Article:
Bhubaneswar: When we talk of love, a picture pops up in our head of two people holding hands, or looking at each other. With time, a new picture has taken shape, one where there’s a mobile phone, an application, several emoticons, and mushy messages.
Gone are the days when women would wait for their ‘duppatta’ to get stuck in a random guy’s wrist watch, or spot someone at a party and keep digging details to know about the person, or even meet over coffee and talk about life, and love. This generation gets his/her perfect match by swiping on the photos on ‘Tinder’ or following them on Instagram, or through WhatsApp texts.
City-based psychologist Nidhi Garg says relationships are now more online which has its own pros and cons. “It is bringing a lot of people together and helping them to cope up with their loneliness. However, things are so easy these days that it is all taken for granted. Healthy relationships are deteriorating because people are unwilling to put in the effort and make adjustments to strengthen and grow. People have so many options right at the tip of their fingers, which is depriving them of the true feeling of being in love,” she adds.
On similar lines, Sambit Mahapatra, a student, says relationships always have been and will be an inevitable part of human life. “With technology, things have changed a little and there’s this pressure of having the best. Loyalty and time period of a relationship has reduced drastically as well. Speaking of Tinder, I feel it has not yet been a charmer in the city, but that is the future,” he adds.
A student and an old school lover, Shikha Swaroop, says it is indeed difficult to be someone’s first and last love in this generation. Her parents have had a love marriage too, she adds. “I always want to be someone’s first and last but things are different as we all carry different identity and personality. Things often don’t work out but it does not mean we cannot find love. I believe, being compatible is more important than being in love, for our generation,” she says.
Looking onto the brighter side, Deb says people are more aware of what they possibly deserve and can figure out a way of something faster, unlike before. “There is more awareness about what a person wants. Tinder helps you find partners for sex or love and, it is a personal choice what people do. I am not a huge fan of finding love online, but given the lifestyle these days where everyone is striving and working hard to be better, it makes sense,” he adds. He believes people must figure themselves out before finding their better half, online or offline.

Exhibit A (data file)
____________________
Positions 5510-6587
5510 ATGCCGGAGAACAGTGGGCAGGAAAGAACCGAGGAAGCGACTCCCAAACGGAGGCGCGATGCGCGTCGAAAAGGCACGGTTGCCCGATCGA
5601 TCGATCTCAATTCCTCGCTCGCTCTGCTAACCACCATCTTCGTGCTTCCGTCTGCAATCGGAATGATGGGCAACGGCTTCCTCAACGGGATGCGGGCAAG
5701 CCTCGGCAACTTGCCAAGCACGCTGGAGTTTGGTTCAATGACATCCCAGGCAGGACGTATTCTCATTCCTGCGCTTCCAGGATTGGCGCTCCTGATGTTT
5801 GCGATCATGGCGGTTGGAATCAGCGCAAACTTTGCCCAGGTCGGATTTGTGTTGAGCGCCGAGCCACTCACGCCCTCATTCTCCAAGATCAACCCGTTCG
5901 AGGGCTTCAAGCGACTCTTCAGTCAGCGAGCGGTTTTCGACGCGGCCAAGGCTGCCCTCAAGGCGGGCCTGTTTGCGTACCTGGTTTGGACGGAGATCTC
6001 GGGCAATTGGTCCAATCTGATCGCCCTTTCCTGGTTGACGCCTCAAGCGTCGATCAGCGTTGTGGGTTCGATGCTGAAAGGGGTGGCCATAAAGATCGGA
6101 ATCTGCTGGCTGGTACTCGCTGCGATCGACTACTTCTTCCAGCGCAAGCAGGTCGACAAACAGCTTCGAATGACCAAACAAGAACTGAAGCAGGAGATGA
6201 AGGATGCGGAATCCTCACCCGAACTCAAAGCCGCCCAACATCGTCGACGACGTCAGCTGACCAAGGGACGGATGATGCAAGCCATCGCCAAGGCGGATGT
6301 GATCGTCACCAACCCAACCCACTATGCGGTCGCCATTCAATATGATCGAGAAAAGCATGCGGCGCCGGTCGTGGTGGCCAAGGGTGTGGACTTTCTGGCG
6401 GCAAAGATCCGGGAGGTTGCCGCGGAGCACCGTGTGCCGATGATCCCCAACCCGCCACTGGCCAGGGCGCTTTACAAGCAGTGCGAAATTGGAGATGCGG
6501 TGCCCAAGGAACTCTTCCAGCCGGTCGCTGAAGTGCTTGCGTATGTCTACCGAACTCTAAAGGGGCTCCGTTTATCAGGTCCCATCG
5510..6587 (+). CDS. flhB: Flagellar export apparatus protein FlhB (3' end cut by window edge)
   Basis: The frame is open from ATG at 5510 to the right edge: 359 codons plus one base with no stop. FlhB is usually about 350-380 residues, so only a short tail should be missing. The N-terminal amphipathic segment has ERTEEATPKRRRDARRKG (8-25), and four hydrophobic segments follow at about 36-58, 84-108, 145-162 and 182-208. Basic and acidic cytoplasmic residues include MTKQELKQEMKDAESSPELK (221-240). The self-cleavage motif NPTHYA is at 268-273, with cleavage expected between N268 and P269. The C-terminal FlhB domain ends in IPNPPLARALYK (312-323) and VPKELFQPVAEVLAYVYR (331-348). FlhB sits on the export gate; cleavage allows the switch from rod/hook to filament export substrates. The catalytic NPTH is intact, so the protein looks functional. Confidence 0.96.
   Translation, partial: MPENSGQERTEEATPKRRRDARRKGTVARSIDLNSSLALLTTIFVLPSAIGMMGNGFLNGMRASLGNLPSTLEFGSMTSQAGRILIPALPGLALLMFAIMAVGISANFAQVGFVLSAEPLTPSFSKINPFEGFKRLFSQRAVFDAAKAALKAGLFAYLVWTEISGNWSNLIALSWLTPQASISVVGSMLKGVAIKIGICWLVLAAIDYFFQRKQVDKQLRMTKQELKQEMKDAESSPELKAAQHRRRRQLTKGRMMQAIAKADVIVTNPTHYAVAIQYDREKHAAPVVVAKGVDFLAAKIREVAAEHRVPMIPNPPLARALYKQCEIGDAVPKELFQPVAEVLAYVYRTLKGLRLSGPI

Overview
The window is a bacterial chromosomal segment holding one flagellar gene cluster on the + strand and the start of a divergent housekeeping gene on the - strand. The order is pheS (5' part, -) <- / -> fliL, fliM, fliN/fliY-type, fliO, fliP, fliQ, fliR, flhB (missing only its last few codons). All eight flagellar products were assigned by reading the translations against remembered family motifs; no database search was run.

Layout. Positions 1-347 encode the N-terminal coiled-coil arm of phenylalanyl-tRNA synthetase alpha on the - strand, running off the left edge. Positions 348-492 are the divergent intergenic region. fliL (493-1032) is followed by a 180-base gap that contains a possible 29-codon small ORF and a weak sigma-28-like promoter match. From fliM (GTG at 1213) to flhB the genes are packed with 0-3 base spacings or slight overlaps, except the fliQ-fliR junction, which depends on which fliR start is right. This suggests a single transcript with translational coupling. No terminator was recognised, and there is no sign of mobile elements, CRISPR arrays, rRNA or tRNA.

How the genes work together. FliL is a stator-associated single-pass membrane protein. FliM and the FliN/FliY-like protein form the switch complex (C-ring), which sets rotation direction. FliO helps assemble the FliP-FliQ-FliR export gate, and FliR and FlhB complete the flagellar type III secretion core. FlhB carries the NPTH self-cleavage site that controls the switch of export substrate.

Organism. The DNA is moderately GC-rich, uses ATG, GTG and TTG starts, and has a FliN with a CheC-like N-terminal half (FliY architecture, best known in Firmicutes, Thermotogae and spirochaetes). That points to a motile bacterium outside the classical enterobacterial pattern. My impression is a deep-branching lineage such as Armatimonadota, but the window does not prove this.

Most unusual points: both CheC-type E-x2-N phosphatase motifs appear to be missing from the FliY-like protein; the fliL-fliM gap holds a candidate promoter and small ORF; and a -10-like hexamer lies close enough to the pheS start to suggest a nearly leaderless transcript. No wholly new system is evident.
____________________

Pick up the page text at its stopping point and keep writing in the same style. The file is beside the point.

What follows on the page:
Mahima Giri, another student, says Bhubaneswar has nothing to deliver on Tinder. “Tinder in general is good because what is more exciting than an almost blind date? Though it is not wise to think one could find their soulmate,” she says.
For Rhiti Chatterjee, an editor and homemaker, good relationships are simple ones where people can be friends and not try to change each other. “Social media does seem to have a lot of pressure, but if it affects the relationship, maybe it is time to give a second thought on the same. With my generation, there was no concept of keeping it real because we did not have a platform to fake things. But then, there were stigmas that have been lightened with everything out there for people, online,” she said.
Back in her days, people had to keep mum about their relationships unless it was heading towards marriage. “Today, you can make a Facebook post about your heartbreak! My friend Paulami, an author, says Tinder is like a conflict zone with landmines all over. So, the key is to reveal less about oneself and talk to them before you meet. She also mentioned about boring conversations and family pictures of married men!” she says.
Her parents, who met in the 70’s, fell in love and have never been out of love since “They had a love marriage when it was rare. They still go for movie dates, road trips, feed each other in the restaurants. My dad buys the exact number of roses as her age on mom’s birthday every year. I think the main reason for their bond is giving each other the required space and respecting each others’ opinion. They never cared about people and what they would say. Even the marriage and responsibilities, which new generation is quite apprehensive about, did not affect their romance. This kind of love is merely a concept now,” Rhiti adds.
Relationships, old or new, online or offline, need to be healthy because at the end, what do we get into it for? To grow, love and be better humans. As Mark Manson says in his book, The Subtle Art of Not Giving A F**k, “Let your spouse/partner handle their own problems and support them while they do so. Blaming, holding each other responsible for things going wrong, and dishonesty is signs it is not the right relationship.”
On this note, happy Valentine’s Day to all the couples in our city!